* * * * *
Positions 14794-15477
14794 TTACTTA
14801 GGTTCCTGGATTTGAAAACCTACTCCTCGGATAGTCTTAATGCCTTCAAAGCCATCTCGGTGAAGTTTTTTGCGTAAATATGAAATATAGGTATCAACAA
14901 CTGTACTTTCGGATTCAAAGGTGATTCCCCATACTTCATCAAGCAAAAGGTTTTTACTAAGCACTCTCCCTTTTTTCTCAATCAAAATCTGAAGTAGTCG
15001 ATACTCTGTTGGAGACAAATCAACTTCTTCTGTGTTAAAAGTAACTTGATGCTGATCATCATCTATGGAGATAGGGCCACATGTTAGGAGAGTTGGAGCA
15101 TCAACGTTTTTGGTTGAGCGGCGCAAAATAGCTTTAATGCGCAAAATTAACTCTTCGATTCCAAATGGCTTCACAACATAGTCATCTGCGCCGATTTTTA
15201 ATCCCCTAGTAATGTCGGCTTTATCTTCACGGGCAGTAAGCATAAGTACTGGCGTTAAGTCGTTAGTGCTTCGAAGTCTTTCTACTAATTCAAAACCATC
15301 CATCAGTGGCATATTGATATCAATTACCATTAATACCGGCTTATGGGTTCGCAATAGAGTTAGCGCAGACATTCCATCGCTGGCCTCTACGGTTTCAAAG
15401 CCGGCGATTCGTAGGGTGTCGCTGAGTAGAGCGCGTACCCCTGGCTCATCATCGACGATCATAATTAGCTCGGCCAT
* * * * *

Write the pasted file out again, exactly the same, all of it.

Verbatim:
Positions 14794-15477
14794 TTACTTA
14801 GGTTCCTGGATTTGAAAACCTACTCCTCGGATAGTCTTAATGCCTTCAAAGCCATCTCGGTGAAGTTTTTTGCGTAAATATGAAATATAGGTATCAACAA
14901 CTGTACTTTCGGATTCAAAGGTGATTCCCCATACTTCATCAAGCAAAAGGTTTTTACTAAGCACTCTCCCTTTTTTCTCAATCAAAATCTGAAGTAGTCG
15001 ATACTCTGTTGGAGACAAATCAACTTCTTCTGTGTTAAAAGTAACTTGATGCTGATCATCATCTATGGAGATAGGGCCACATGTTAGGAGAGTTGGAGCA
15101 TCAACGTTTTTGGTTGAGCGGCGCAAAATAGCTTTAATGCGCAAAATTAACTCTTCGATTCCAAATGGCTTCACAACATAGTCATCTGCGCCGATTTTTA
15201 ATCCCCTAGTAATGTCGGCTTTATCTTCACGGGCAGTAAGCATAAGTACTGGCGTTAAGTCGTTAGTGCTTCGAAGTCTTTCTACTAATTCAAAACCATC
15301 CATCAGTGGCATATTGATATCAATTACCATTAATACCGGCTTATGGGTTCGCAATAGAGTTAGCGCAGACATTCCATCGCTGGCCTCTACGGTTTCAAAG
15401 CCGGCGATTCGTAGGGTGTCGCTGAGTAGAGCGCGTACCCCTGGCTCATCATCGACGATCATAATTAGCTCGGCCAT